Companies working on a project to build a liquefied natural gas (LNG) export plant in Tanzania have settled on a site location. According to Tanzania’s energy minister, the government has requested that this information be made public early next week.
An announcement of a site could be a major milestone for the project, even though a final investment decision is not due for a number of years. In Tanzania, only a few LNG export projects have won a final investment decision over the past two years.
"The location of the plant will be left to the companies - BG, Statoil and their partners Exxon Mobil and Ophir," energy minister Sospeter Muhongo told Reuters. "They have now selected one site and we've told them to make an announcement, and I'm hoping they'll do it next week."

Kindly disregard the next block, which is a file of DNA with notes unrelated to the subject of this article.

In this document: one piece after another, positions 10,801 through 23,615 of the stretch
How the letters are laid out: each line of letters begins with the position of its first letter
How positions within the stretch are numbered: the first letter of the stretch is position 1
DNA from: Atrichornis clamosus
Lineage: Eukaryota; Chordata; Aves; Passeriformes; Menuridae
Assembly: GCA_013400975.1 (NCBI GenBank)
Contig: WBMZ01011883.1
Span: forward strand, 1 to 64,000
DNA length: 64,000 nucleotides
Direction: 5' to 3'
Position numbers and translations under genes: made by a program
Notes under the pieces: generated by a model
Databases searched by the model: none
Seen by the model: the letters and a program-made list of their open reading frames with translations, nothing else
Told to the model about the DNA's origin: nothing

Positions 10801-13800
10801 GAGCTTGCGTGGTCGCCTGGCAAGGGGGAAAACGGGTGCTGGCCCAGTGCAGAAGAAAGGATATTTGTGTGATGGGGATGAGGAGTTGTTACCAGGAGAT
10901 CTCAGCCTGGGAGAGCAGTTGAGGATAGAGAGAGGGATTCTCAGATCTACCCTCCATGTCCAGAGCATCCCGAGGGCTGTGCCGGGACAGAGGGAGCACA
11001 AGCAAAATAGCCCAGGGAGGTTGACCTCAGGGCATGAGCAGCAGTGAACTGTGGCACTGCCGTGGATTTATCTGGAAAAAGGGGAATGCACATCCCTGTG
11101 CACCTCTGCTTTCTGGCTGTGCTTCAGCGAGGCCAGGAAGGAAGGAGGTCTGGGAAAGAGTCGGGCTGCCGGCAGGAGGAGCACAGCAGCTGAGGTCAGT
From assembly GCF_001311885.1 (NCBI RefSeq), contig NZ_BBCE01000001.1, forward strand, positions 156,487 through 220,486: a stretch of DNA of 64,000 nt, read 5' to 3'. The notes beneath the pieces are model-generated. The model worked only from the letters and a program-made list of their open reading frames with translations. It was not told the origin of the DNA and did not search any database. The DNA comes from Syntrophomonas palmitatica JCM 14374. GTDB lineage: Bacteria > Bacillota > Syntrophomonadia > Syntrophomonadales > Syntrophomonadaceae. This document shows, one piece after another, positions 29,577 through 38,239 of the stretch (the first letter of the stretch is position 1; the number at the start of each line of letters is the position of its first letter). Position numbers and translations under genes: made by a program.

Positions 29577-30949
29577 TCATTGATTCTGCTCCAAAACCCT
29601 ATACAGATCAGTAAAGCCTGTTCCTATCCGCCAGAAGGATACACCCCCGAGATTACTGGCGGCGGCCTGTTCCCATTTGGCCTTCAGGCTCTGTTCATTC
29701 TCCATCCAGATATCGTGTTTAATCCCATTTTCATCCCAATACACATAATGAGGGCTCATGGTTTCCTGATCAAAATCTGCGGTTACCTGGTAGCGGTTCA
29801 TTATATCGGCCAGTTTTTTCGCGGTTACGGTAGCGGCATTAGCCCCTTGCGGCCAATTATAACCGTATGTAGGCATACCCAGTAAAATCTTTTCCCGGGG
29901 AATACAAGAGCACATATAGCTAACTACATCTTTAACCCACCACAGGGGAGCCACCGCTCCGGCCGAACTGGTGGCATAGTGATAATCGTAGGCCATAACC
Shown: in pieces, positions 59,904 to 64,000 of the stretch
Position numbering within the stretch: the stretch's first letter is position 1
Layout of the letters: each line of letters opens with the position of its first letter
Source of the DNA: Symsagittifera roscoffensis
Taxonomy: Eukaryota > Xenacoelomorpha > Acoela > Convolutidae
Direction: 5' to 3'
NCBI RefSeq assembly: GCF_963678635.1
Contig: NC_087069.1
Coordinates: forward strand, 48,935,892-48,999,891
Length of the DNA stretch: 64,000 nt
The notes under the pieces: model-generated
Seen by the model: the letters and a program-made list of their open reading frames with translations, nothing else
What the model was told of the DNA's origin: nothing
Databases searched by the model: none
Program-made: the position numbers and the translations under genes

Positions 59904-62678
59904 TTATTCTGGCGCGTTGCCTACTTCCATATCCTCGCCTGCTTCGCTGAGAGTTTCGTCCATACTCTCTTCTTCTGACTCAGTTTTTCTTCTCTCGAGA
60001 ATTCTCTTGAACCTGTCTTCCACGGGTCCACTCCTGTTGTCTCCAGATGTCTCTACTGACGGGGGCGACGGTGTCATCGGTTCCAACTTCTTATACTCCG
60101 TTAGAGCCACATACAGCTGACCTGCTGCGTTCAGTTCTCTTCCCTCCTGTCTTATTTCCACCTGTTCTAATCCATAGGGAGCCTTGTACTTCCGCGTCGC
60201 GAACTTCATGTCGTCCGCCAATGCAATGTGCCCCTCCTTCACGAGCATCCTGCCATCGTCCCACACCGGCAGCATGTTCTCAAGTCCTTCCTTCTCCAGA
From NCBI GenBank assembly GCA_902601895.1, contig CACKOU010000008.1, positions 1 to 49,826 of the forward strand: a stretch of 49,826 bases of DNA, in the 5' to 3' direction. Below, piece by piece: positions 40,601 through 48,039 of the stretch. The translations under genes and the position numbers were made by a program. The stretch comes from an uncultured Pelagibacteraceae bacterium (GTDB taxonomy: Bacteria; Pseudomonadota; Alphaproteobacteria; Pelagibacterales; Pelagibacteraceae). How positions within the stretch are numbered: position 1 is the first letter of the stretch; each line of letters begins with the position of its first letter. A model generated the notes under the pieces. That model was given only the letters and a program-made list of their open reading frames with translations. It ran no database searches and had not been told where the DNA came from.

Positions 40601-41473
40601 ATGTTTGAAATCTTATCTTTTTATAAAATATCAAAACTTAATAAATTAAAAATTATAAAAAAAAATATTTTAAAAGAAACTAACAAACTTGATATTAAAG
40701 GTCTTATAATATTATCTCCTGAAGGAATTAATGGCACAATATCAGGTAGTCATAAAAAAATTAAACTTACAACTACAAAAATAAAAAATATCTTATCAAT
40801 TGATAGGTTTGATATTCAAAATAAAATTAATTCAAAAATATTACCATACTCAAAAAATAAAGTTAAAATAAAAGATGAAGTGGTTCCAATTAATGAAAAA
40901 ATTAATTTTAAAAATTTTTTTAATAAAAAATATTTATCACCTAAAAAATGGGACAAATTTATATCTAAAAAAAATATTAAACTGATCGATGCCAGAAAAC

Tanzania and Mozambique are competing with Russia, Australia and Canada to build LNG export plants, aiming to exploit a gap in global supply that is expected to open up by 2020.
The country estimates it has 42.7 trillion ft3 of gas following a number of large exploration projects and finds off Tanzania’s southern coast.
Tanzania's deputy minister for energy and minerals said in November the southern region of Lindi was being considered for the location of the LNG liquefaction plant.
Muhongo said the government supported the choice of location, and that he planned to meet with the oil firms in April to draw up a timeline for the development of the LNG project.
Edited from various sources by Katie Woodward
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